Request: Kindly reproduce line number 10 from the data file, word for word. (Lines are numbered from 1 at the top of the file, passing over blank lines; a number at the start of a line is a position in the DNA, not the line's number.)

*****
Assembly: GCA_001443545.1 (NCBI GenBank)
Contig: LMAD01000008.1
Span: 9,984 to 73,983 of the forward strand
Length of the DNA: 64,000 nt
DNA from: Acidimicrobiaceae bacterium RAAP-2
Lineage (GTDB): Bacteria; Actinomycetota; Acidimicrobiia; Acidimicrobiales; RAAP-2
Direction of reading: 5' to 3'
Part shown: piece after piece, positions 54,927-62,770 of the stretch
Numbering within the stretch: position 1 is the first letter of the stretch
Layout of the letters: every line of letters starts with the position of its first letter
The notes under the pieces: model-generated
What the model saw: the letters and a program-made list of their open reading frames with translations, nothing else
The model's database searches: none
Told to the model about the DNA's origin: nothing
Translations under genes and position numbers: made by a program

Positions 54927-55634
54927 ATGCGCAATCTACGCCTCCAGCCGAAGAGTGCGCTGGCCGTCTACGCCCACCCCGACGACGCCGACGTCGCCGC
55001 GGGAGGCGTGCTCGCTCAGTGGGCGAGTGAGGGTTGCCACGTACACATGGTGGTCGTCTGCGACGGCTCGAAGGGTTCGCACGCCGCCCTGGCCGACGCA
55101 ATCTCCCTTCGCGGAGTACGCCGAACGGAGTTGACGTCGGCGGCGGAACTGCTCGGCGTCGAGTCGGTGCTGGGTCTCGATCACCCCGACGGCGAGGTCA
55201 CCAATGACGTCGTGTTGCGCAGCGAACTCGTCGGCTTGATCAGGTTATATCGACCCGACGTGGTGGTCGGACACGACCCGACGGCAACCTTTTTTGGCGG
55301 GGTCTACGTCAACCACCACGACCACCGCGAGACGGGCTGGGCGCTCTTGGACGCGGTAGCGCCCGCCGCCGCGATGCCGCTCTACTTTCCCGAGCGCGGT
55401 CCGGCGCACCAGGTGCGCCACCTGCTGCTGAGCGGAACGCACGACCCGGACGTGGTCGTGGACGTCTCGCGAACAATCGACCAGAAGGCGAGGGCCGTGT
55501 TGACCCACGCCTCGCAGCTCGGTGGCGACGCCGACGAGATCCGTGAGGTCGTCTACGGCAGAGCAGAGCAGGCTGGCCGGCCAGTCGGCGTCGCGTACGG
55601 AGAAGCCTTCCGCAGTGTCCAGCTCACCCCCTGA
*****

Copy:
Layout of the letters: every line of letters starts with the position of its first letter